Southwest Airlines’ operating income was $967 million in the second quarter (Q2) of 2018 a 20 per cent fall on Q2 last year with results impacted by the Flight 1380 Boeing 737-700 accident on 17 April which killed one passenger and severely damaged the aircraft.
The carrier’s Q2 net profit was $733 million, down 1.3 per cent from net income of $743 million the 2017 June quarter.
The accident cost Southwest about $100 million in Q2 revenue and spurred inspections of 17,000 fan blades on the company’s CFM56-7B engines and those inspections and a hail storm resulted in the grounding of 17 aircraft causing fleet issues in Q2.
The US airline carried 35.2 million revenue yielding passengers in Q2 up 3.7 per cent on Q2 2017 and the average load factor for the quarter was 84.7 per cent, 0.9 percentage points down on Q2 last year. The average passenger revenue yield per RPM was 15.25 cents, down 2.5 per cent.
Chairman of the board and chief executive officer, Gary Kelly said: “Despite higher fuel prices and the expected effects from the Flight 1380 accident, we delivered solid financial results, including record earnings per share for second quarter 2018.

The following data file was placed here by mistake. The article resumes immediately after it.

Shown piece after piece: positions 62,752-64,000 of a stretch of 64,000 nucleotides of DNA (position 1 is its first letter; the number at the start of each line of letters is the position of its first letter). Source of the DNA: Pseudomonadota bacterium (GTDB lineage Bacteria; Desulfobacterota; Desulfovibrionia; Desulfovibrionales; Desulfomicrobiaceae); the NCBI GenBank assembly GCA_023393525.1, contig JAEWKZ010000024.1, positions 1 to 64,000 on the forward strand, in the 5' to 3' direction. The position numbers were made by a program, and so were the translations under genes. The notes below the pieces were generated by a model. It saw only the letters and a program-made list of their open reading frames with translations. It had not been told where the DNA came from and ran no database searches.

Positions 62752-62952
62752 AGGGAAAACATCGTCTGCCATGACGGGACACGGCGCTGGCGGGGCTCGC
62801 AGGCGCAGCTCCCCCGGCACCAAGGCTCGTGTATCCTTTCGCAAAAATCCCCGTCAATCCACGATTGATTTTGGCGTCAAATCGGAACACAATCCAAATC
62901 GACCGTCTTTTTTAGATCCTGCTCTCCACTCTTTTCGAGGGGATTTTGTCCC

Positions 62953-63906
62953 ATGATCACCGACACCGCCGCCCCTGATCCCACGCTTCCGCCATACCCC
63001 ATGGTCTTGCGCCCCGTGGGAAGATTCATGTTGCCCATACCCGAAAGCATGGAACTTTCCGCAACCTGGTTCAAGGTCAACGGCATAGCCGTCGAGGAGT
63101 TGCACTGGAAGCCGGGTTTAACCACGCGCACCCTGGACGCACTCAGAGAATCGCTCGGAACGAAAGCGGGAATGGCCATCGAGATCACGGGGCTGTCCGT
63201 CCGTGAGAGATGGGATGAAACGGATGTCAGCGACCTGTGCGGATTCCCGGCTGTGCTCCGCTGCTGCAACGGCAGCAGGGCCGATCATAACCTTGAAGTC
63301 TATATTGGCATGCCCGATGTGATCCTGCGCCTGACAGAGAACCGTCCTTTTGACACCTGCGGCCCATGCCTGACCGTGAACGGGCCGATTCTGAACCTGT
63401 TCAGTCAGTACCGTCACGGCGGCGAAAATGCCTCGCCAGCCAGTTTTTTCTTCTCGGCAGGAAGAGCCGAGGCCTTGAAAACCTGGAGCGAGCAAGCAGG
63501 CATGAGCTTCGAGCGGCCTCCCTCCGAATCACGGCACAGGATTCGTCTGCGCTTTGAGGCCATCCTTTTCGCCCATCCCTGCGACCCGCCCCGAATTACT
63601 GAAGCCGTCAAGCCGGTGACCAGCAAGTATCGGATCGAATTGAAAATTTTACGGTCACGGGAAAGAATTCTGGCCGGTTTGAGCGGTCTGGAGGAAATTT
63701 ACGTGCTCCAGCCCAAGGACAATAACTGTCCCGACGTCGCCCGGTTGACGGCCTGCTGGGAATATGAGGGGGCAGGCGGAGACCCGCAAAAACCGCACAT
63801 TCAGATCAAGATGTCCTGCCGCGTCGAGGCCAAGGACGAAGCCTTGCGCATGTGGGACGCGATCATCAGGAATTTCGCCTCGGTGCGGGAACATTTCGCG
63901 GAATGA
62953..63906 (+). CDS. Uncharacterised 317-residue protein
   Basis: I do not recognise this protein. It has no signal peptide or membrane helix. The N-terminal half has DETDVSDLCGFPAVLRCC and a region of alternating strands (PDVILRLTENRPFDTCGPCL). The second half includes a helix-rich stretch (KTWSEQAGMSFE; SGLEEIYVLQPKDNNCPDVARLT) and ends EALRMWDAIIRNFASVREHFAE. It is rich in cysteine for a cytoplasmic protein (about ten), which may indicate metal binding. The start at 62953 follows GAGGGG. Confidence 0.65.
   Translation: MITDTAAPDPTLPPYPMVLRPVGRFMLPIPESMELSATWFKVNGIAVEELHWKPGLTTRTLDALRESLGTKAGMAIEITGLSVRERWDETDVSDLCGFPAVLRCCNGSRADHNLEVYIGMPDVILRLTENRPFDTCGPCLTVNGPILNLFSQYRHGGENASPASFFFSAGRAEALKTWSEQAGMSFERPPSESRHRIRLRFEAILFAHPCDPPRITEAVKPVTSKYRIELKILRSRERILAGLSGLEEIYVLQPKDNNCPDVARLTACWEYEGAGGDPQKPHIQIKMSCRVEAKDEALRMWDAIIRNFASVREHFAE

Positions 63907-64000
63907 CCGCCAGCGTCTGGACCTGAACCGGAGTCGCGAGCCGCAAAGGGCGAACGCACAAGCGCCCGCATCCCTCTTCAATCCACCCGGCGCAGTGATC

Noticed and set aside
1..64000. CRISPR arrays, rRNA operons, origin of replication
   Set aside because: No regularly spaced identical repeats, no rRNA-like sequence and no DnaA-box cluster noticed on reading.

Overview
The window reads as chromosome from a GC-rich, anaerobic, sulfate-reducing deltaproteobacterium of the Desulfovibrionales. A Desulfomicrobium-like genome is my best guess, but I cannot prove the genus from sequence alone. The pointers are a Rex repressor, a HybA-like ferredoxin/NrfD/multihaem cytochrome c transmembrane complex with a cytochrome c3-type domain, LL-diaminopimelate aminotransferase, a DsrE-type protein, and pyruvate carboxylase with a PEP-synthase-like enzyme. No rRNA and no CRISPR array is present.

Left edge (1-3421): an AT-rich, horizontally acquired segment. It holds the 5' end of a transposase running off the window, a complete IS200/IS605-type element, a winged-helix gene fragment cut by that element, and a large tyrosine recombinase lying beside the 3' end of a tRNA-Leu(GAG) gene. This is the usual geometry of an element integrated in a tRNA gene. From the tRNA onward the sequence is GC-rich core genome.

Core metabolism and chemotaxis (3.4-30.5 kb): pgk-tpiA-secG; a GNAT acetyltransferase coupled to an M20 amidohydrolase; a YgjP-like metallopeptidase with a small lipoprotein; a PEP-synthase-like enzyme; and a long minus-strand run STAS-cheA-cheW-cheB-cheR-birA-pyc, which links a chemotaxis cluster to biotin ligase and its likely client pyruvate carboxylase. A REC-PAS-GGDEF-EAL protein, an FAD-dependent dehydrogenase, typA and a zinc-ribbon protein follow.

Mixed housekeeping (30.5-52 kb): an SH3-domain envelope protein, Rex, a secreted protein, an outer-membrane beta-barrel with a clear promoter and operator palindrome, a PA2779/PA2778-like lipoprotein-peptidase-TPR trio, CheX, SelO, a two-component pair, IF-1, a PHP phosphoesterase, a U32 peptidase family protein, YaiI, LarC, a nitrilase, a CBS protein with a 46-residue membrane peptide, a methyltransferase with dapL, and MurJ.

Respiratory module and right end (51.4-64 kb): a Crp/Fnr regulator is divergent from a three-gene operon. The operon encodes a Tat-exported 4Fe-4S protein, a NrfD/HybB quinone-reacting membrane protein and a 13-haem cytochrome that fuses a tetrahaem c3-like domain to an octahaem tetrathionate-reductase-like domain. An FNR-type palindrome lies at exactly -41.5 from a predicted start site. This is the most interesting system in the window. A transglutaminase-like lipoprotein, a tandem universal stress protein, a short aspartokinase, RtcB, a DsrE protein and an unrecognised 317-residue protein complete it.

“I am especially proud of the heroic efforts of our people to address and overcome the challenges resulting from the accident.”
Kelly said the airline expects the revenue impact from this headwind to be temporary and subside in Q3 2018 and is encouraged by the “solid rebound in demand” and it expects an improved performance in the second half of 2018.
He said: “Separately, we deployed additional revenue management tools and techniques during second quarter 2018, and we continue to expect to generate incremental improvements in pre-tax results of $200 million this year from the investment in our new reservation system.
“Our second half 2018 flight schedule is better optimised, and our Rapid Rewards Program and other ancillary products continue to perform very well.”
Kelly said excluding fuel, first half 2018 cost inflation was modest and it is pleased with Q2 2018 cost performance, which came in below expectation, mostly due to timing.
He added: “We expect higher unit costs as we move into second half 2018, due largely to shifting spending from first half 2018. With the completion of major revenue initiatives over the last several years, we will refocus our efforts to control costs and drive efficiency, especially in light of higher fuel prices.
“Our expected year-over-year 2018 available seat mile (ASMs, or capacity) growth remains in the low four per cent range, which is approximately one point lower than our original capacity growth plan, resulting from adjustments made to mitigate higher fuel prices and near-term unit revenue pressures.
“Our suboptimal flight schedule headwinds begin to abate next month and are not expected to have a material impact on fourth quarter 2018. As we look ahead to 2019, Hawaii remains our expansion focus, and our goal is to begin selling tickets later this year.”
During Q2 Southwest received 12 Boeing 737-800s and two 737 Max 8s, bringing the company’s total fleet to 730 aircraft. It expects to the end 2018 with 751 aircraft in its fleet based on the current aircraft delivery schedule.